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Since 1st March, 1999
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Hype or hunt for truth: BBC in crisis

London, July 20 (Reuters): Long a benchmark for global journalism standards, Britain’s BBC is battling for its reputation in a political dogfight over the suicide of its source for a story on London’s case for war in Iraq.

The publicly funded broadcaster nicknamed “Auntie” was itself topping headlines with today’s confirmation the dead scientist was the main source for a report alleging Tony Blair’s government “sexed up” intelligence on Iraq’s weapons.

“The BBC is profoundly sorry that his involvement as our source has ended so tragically,” it said. The statement provided one of the last vital pieces in the jigsaw puzzle of events leading to the discovery of scientist David Kelly’s corpse with a slit wrist in a wood on Thursday.

But it merely fuelled the blame game, as some accused the BBC of bending its own standards to dubiously squeeze a sensational story out of its contact with Kelly.

“I think that heads should roll at the BBC,” said Robert Jackson, the legislator for Kelly’s local Oxfordshire area.

Often mistakenly perceived outside Britain as a state broadcaster, the BBC is a veteran of sometimes vicious disputes with successive British governments.

In the Kelly saga, the main claim against the BBC is that journalist Andrew Gilligan’s report — sensationally accusing officials of hyping up intelligence Saddam Hussein could deploy weapons in 45 minutes — did not reflect his contact with Kelly.

In Parliament, Kelly said on Tuesday he could not believe the Gilligan report came from him. “From the conversation I had I don’t see how he could make the authoritative statement he was making from the comments I made,” he said.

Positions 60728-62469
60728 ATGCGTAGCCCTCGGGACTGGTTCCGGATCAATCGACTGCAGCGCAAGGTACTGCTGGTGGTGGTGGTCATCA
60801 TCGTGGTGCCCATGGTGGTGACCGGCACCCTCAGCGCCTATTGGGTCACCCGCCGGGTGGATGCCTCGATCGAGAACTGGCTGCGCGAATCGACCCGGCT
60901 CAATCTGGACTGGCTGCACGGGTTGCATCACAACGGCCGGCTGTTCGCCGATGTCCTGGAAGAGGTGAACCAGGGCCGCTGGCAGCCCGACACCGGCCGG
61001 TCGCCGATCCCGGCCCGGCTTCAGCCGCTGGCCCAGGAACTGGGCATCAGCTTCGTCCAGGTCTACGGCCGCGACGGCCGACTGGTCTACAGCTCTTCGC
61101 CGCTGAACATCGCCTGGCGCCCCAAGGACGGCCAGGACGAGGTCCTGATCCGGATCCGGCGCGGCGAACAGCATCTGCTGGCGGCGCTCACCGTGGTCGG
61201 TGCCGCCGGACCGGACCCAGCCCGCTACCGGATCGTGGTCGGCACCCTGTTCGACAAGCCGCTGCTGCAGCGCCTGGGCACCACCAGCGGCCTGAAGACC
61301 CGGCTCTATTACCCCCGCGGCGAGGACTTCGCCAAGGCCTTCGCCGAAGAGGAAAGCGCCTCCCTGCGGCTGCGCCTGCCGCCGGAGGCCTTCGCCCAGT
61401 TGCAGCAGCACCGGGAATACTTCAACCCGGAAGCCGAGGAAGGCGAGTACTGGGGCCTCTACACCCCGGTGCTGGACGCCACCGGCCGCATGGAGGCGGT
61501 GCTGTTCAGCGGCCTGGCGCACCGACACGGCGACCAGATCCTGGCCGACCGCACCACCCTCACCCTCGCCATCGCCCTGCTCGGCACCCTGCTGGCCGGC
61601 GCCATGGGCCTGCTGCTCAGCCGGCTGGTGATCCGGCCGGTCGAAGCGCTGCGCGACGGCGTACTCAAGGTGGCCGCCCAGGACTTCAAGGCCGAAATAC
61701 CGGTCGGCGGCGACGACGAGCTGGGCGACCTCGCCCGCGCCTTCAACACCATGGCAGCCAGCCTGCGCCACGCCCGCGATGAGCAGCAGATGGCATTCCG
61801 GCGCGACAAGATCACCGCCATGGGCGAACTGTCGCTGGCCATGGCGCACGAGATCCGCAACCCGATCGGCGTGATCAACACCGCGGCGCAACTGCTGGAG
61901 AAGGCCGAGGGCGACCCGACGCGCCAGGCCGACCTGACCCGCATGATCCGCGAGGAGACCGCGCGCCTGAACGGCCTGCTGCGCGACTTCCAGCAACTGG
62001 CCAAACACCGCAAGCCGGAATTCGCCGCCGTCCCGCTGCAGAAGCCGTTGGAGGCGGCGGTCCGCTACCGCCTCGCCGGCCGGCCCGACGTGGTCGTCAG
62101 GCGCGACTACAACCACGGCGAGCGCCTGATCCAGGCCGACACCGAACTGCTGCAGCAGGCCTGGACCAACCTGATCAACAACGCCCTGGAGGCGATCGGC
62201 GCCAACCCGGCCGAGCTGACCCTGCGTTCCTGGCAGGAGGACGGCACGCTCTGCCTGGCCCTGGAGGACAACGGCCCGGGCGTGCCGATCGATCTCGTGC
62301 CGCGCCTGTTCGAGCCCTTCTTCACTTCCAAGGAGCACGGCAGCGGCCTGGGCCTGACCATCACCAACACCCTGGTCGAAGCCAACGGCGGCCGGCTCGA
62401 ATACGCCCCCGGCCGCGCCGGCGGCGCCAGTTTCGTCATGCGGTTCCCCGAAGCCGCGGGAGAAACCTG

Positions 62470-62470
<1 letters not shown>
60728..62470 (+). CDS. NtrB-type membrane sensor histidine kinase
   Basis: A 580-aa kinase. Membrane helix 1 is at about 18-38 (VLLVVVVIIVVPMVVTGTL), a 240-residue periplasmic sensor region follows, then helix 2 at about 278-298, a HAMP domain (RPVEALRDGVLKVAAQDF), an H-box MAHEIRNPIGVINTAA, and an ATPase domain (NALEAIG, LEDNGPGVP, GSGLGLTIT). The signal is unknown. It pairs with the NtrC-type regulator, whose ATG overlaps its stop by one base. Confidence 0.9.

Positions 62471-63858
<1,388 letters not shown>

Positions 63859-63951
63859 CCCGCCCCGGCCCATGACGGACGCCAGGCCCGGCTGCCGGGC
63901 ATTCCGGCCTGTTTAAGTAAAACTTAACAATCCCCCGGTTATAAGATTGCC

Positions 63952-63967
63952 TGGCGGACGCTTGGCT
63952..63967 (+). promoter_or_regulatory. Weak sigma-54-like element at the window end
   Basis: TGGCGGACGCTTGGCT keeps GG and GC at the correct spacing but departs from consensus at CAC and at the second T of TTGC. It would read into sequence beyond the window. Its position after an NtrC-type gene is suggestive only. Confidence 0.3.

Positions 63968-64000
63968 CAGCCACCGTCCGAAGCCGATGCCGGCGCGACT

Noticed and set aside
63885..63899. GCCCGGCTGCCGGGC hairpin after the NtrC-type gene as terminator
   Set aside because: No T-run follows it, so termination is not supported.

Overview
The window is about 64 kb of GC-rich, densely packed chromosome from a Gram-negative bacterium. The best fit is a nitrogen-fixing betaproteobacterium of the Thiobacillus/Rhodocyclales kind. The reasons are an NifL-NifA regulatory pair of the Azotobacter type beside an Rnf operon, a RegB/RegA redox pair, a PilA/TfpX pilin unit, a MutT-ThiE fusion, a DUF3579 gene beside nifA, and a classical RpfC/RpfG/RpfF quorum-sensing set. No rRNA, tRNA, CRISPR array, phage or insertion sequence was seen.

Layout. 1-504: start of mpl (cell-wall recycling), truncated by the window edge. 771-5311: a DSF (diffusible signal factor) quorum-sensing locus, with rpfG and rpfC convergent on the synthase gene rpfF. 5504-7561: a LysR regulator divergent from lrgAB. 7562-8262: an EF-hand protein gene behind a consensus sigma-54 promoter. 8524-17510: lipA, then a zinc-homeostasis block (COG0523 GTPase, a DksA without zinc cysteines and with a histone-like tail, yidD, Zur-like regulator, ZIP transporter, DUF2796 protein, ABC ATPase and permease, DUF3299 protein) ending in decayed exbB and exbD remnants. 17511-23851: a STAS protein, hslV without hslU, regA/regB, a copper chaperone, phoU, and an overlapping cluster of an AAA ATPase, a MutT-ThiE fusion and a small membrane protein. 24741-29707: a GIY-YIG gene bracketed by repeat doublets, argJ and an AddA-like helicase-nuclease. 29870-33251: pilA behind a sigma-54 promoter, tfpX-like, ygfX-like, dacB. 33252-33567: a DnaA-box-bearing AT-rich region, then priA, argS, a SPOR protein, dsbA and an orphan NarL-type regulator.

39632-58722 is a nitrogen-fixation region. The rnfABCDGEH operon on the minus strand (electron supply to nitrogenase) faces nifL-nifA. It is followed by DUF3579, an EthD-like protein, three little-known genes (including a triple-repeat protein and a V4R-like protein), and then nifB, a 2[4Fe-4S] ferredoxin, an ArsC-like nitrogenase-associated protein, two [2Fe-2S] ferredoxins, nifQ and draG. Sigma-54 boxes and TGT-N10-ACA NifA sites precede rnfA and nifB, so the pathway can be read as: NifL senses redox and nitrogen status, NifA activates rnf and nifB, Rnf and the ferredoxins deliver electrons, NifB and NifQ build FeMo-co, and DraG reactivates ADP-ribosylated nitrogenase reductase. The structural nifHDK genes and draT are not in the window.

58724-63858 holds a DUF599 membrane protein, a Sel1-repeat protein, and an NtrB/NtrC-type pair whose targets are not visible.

(According to The Daily Telegraph of London, Gilligan himself holds the government responsible for Kelly’s death. “David Kelly was hung out to dry. I have heard reports that he was threatened with the Official Secrets Act. How can anyone cope with that sort of pressure'” he has told friends.)

There were other accusations that the BBC actually heightened the pressure on Kelly by refusing earlier to confirm he was the source, thus contributing to media speculation around him and the tough grilling he got at the parliamentary inquiry.

The BBC was also under fire for having described Kelly as “a senior intelligence source” when he was only a bio-warfare expert with no role in British secret services. As the accusations flew, some experts were saying the case showed the BBC’s drive in recent years for more exclusives, to compete with round-the-clock news channel rivals, had compromised its reputation for accuracy and multi-sourcing.

“Here we have a source who denies having said what a BBC reporter claimed he said to him. And he is not the kind of source the BBC says he was,” media commentator Roy Greenslade said. “That’s just about as bad as journalism can ever get.”

The BBC countered, however, in its statement that it “believes we accurately interpreted and reported the factual information obtained by us during interviews with Dr Kelly.”

The truth, as some pointed out, may lie now in the grave.

Defending the BBC, some commentators said even if Gilligan’s reporting was shown to be dodgy — and the jury is still out on that — it would not tarnish the BBC’s decades-old reputation.

Some media colleagues stood by the BBC’s original decision to protect its source. “It’s an absolutely fundamental tenet. Who would trust any journalist if he caved in to pressure from the government to root out their source'” said Rod Liddle, a former BBC radio editor who hired Gilligan.

Steven Barnett, professor of communications at the University of Westminster, said Gilligan’s report was illustrative of a healthily aggressive modern approach to politics by the BBC, not a rotting of journalistic standards. “You can talk about how good Gilligan’s journalism was. But that is a separate issue,” he said.

“Anyone who believes in the role of an unintimidated press in a healthy democracy should stand up for and defend vigorously what the BBC was trying to do —investigate if the public was misled about the reasons for going to war in Iraq.”

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